How would you describe your tenure in Cartier?

It was in 2016, quite relaxing for me. The experience of working in Cartier in Paris has taught me that a world-class jewellery brand needs to be historically precipitated in addition to [having] the exquisite design. It also requires an extremely professional and experienced business team to complement each other. The transformation from art works to commercial products is a big knowledge, and good design alone is far from enough.

Your pieces often feature animalistic motifs. Is there a particular reason you feel drawn to animal forms?

In my understanding, I like to use spiritual animals as a source of inspiration. The nature is valuable as a source of knowledge and understanding, my inspiration often comes from the cognition of nature. In addition, the design of animal elements is much more difficult. It is not easy to design an animal's structure wisely. I really like to evaluate and study a difficult design from an epistemic and aesthetic perspective.

Which one of your creations do you think best expresses the way you position yourself as an artist?

Thanks for considering me as an artist but this question is difficult for me to answer. Since the establishment of Ming Song Haute Joaillerie, Only a handful of works have been published every year. Each piece of art has an extremely long design and production cycle, and they all have its own unique meaning and context.

Would you ever consider working with lab-grown diamonds?

I am still considering, but not very recently. This is a very interesting question. In fact, I have known lab-made diamonds for a long time and know that they have many types. A friend of the investment community told me in detail about the cultivation process and development prospects of laboratory diamonds. They can even cultivate real natural diamonds. I was very surprised.

Today technology is developing very fast, which is unstoppable. For example, before making jewellery, it was hand-carved wax mold. Now the 3D modeling technology can be completely replaced and all aspects are more rigorous. I believe that lab-made diamonds will gradually become more familiar and used by more people but this will not affect the value of the design at all. Even though technology is developing at a rapid pace, the ability to create art is irreplaceable by technology, so I am also very proud of my career.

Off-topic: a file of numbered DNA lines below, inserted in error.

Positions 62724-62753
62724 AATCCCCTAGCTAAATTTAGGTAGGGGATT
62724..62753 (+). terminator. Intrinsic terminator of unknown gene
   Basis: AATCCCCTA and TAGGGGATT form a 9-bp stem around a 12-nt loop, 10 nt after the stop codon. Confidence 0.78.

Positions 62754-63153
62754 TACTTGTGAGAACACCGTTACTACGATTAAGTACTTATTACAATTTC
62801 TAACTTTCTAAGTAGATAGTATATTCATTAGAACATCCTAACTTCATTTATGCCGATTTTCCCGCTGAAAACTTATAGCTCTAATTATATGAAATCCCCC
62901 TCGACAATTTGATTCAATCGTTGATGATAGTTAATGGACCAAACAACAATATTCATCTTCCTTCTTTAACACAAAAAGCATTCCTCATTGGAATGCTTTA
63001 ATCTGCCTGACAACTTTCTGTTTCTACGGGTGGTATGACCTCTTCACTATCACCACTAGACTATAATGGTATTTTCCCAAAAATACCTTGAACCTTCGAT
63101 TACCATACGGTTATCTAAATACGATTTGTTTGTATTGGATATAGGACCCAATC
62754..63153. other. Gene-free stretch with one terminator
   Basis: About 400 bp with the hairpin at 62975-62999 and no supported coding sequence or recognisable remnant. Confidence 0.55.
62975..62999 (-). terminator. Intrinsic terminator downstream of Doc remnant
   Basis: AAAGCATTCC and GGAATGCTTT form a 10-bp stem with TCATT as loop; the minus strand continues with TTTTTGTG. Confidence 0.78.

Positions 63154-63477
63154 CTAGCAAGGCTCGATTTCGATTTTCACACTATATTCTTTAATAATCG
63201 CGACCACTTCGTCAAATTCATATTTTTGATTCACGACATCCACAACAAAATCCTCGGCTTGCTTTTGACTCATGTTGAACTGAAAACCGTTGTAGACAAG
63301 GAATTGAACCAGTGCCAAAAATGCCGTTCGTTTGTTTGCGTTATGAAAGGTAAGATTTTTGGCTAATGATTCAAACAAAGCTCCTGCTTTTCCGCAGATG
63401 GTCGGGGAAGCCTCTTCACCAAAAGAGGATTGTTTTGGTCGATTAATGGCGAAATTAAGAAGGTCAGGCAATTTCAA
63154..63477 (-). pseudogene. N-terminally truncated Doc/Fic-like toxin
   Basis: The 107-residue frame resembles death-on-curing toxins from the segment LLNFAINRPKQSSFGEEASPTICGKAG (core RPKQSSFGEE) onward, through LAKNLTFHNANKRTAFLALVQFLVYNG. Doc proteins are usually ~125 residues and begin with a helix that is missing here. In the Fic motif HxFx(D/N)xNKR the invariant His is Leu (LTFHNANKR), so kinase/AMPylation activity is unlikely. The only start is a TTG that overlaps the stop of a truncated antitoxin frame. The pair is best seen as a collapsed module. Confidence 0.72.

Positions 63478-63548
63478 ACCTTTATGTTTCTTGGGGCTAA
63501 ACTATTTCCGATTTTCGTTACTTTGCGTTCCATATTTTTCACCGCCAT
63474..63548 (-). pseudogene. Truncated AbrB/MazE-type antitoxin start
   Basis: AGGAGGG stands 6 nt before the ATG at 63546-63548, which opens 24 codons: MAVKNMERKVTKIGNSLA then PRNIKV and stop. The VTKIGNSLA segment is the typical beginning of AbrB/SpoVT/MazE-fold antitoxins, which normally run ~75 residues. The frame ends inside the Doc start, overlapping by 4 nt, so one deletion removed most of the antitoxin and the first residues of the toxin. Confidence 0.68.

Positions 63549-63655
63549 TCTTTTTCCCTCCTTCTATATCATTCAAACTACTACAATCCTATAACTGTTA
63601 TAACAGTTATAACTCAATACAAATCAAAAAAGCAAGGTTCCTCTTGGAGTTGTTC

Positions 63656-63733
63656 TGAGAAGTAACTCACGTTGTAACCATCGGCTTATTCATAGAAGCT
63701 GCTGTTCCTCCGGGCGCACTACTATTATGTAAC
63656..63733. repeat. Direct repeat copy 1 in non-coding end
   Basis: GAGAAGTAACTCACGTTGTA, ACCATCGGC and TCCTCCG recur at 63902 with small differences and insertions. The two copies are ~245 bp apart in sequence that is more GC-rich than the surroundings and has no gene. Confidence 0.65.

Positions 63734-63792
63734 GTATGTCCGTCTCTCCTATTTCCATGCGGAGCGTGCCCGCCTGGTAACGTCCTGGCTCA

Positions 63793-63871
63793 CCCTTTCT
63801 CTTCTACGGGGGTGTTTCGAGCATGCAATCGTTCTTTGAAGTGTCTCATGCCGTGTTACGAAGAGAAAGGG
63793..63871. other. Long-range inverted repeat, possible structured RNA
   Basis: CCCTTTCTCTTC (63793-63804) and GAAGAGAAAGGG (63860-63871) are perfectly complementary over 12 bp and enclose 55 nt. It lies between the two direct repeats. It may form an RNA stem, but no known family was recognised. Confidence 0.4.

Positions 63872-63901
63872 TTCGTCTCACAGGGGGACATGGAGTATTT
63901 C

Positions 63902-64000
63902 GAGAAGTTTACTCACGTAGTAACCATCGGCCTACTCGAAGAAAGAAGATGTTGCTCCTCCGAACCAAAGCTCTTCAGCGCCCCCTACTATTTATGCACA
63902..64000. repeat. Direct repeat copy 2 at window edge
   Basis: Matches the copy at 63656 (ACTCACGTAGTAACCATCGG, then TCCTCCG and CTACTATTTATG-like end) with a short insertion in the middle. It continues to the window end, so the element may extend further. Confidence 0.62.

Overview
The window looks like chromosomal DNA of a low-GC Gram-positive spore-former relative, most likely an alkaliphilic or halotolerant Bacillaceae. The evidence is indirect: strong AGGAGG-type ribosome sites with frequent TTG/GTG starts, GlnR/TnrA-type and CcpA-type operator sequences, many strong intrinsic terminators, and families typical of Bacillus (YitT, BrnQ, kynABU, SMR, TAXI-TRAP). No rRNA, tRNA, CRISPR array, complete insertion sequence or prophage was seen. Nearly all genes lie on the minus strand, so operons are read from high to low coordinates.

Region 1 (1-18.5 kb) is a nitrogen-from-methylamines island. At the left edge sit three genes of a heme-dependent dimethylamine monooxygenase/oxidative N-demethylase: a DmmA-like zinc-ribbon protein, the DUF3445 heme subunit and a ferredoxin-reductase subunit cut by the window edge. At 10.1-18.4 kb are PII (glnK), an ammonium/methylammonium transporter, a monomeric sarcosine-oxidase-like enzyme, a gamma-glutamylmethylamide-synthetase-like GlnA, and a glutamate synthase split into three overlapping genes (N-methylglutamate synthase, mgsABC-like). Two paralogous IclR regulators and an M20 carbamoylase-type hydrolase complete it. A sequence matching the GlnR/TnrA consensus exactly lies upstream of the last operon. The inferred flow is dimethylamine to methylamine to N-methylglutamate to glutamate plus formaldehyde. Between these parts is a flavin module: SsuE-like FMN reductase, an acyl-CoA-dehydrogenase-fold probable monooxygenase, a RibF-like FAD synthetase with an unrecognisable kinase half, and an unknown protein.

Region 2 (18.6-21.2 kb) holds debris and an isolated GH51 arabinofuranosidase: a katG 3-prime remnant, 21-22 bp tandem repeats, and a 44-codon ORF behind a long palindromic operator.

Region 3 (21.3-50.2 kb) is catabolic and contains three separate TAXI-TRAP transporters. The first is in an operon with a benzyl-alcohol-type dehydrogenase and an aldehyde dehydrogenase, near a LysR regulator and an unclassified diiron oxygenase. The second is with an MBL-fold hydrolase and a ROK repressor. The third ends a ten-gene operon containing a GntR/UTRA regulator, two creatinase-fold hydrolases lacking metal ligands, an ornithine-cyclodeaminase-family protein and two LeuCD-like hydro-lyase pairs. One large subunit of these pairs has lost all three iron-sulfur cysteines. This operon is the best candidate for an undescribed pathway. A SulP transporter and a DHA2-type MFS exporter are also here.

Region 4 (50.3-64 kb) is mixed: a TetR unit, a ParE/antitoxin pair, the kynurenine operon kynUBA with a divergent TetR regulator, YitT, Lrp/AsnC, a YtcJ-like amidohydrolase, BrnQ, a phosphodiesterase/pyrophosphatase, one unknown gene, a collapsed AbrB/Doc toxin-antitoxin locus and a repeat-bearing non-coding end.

Do you believe that conversations and the practice of exchanging ideas can help bring out creative abilities in people?

No, I don’t agree. I think creative ability is an innate potential, it is a high ability to think and work abstractly in flexible way. Creative ability is one of those things that’s hard to define, it is best seen as a perspective or a way of thinking, seeing and being, perhaps conversations and the practice of exchanging ideas will make people more capable of imitating, but true creation ability still requires spontaneous creative and innovative awareness.

What advice would you give to people who feel they don’t have enough motivation to participate in creative dialogues? What should they do if they are not aware of the right channels or are simply challenged by circumstances (not enough time, etc.)?

I think it is very important to find the right person to ask for career advice. While trusting in yourself, you must also listen to the guidance of professionals.

Don't engage in the design industry without enough motivation. Creative design work requires you [to] believe in yourself enough to take a risk, like spending a lot of time to drill the design in order to get a broader perspective. This is not just a career, but a way of looking at your whole life, it is a mindset. You must know that design is an extremely professional field.


What is your definition of success?

I live my life.

What do you think it takes to become successful in the field of high jewellery?

Systematic and professional knowledge education, rich working experience, commercial awareness, indispensable design talent, and a heart of awe in art.

As a successful jewellery designer, what do you think are your responsibilities relating to the world at large?

Thanks for this sweet question but I don’t consider myself as a successful jewellery designer. My responsibility is to design more wonderful works of art so that more people can understand and love high-end jewellery.

Written and edited by Gennady Oreshkin

Image Courtesy of Dennis Song